Eine Kleine Nichtmusik

Witty and pertinent observations on matters of great significance OR Incoherent jottings on total irrelevancies OR Something else altogether OR All of the above

Sunday, August 10, 2008

Holding Up a Mirror

My attention was captured by this article in the Guardian last Saturday.

I was taken by this:

But there is something in us that expects to see an outward sign of evil - as in medieval times when a woman was burned because a mole was taken to be the devil's mark, we monitor his facial expressions for signs of his extreme cruelty.

We look for anything that might possibly justify our belief that he is different, that he is a monster and nothing like us. That is the most important thing, to convince ourselves that an alleged war criminal is different from ordinary people. But time after time, from the Nuremberg trials onwards, all we see is our own reflection in a mirror.

I was taken by this because I had for a while been thinking of posting a piece on the topic of how we expect our villains to look, well, villainous. It's part of the whole celebrity culture thing: if someone looks cool they are cool; if they look normal they are normal; if they look weird they're a psychopath.

I was moved to ponder this issue when I thought of the pictures of Ruth Ellis, last British woman to be hanged and the main news story from the year I was born. She looks quite glamorous.....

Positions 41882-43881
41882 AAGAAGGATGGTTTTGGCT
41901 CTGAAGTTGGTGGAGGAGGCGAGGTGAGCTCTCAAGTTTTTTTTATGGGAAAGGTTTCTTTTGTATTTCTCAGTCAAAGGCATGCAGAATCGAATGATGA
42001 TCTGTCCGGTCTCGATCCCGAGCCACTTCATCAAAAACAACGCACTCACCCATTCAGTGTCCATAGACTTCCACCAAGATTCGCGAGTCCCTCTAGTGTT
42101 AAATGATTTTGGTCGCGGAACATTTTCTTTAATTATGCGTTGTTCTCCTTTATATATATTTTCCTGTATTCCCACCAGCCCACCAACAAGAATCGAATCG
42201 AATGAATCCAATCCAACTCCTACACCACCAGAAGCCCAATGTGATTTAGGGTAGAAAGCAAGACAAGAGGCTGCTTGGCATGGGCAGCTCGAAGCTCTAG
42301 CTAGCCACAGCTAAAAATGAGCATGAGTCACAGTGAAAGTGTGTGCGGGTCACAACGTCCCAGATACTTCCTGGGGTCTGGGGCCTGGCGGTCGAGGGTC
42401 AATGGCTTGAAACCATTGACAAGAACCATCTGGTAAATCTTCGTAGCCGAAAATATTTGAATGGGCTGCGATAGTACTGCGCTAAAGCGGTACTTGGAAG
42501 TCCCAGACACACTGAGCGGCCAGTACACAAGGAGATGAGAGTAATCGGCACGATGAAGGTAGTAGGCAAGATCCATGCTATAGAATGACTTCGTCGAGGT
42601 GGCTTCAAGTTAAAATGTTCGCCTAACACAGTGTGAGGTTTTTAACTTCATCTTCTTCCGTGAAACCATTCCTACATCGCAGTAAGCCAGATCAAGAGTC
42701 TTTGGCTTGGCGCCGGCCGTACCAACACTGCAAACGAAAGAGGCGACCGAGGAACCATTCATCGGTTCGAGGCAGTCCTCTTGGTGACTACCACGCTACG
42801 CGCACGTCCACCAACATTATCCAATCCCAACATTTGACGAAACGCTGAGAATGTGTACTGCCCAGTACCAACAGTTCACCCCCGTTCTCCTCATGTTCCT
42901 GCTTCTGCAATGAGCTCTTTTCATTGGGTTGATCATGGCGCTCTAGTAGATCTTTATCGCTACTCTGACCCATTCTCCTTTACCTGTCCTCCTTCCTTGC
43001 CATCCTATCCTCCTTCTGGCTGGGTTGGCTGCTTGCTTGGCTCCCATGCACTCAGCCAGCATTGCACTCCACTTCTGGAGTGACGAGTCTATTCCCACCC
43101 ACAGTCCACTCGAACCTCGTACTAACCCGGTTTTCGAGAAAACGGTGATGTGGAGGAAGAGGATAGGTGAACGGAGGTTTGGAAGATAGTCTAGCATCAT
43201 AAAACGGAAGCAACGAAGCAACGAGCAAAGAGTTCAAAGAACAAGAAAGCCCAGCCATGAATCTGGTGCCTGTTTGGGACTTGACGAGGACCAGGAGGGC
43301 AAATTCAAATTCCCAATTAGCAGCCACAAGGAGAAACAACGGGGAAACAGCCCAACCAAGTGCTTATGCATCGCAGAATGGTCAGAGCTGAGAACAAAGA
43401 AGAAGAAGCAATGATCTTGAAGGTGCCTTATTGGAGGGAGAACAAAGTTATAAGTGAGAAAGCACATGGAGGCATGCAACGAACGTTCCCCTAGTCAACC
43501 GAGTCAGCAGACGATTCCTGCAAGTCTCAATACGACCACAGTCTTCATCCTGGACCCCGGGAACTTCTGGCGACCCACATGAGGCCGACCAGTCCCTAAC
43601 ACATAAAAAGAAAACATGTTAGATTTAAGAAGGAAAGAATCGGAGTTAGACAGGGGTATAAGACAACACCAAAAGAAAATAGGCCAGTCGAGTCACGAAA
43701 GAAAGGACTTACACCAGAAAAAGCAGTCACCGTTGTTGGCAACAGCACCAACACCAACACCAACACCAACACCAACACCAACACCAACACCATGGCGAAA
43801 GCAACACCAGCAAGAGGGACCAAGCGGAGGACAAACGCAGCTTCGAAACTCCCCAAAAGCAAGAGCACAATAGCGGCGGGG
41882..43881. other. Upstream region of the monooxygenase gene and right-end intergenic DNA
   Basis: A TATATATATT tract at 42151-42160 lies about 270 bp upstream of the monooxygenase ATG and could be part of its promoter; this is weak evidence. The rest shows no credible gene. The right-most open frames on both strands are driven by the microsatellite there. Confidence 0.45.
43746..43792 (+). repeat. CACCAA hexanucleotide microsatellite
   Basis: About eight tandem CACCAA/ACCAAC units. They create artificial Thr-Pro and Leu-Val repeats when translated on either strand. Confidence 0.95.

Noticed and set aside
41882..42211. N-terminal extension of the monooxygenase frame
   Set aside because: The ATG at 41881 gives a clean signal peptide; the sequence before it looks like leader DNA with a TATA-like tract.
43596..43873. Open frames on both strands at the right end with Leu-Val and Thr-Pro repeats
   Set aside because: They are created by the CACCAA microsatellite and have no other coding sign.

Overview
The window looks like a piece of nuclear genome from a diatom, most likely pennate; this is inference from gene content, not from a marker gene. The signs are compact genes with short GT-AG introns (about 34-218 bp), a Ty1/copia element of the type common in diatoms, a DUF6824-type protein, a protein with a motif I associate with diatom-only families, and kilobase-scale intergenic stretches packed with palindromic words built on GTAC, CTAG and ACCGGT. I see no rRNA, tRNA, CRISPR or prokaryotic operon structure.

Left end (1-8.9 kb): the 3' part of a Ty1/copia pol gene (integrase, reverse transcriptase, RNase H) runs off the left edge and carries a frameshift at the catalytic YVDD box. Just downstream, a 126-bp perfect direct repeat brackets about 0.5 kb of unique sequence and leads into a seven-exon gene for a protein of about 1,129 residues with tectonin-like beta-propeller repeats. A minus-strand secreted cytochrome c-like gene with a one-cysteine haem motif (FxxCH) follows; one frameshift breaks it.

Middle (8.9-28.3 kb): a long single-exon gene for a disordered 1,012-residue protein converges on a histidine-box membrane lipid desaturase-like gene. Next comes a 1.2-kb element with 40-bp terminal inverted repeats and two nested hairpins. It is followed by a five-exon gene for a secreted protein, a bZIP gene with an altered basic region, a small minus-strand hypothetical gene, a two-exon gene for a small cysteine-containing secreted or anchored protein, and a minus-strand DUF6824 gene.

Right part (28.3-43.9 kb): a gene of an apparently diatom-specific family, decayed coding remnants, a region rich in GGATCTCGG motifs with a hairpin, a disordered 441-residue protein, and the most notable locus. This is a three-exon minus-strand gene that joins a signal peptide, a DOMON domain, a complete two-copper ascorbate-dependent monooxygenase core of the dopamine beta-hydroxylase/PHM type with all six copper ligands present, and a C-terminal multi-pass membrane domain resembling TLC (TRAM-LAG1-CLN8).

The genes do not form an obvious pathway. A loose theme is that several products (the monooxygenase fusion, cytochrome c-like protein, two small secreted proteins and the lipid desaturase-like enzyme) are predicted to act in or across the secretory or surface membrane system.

and maybe that has contributed over the years to the fact that she never seems to have been viewed by the public as especially wicked. (To be fair, the circumstances of her crime may have played a part, but matters of criminological fact don't usually play much of a role in the public assessment of murderers.)



OK. Now let's try a little Rolf Harris-type experiment. Can you tell who this is?



No? How about this?





Surely you'll recognise her from this one?





But if I show you this one:




the familiar monster appears.


Don't get me wrong: I'm not in the least degree attempting to minimise the horror of Myra Hindley's crimes. I always believed she shared full responsibility with Ian Brady, and to be honest, even if she shared only a hundredth part, the sheer awfulness of what they recorded on tape during Lesley Anne Downey's final minutes would be sufficient for me to want her in jail until she died. (Which of course is what happened.) She may or may not have repented of her crime in later life, and that may or may not have given her inner comfort and peace, but I don't even slightly wish she'd been released. All I'm saying is that - even for me - to see a picture of Myra Hindley looking like a normal human being seems really weird. It's just as Slavenka Drakulić put it in the article I linked back at the start: we're desperate to convince ourselves that Myra Hindley differs from us in what she is rather than simply in what she did; and when we see the pretty girl standing by the budgie's cage with a drink in her hand, or learning to fire a shotgun, we see someone very like ourselves (albeit with 1950s hair). And the realisation that any of us (at least if we were to fall in love with an amoral psychopath with a penchant for torture and weird sex) might be capable of crimes like hers is hard to bear. As I understand the Christian doctrine of original sin, it says that we all have within us the capacity for the most terrible acts: it goes with the territory, it's part of being human. Good call there.

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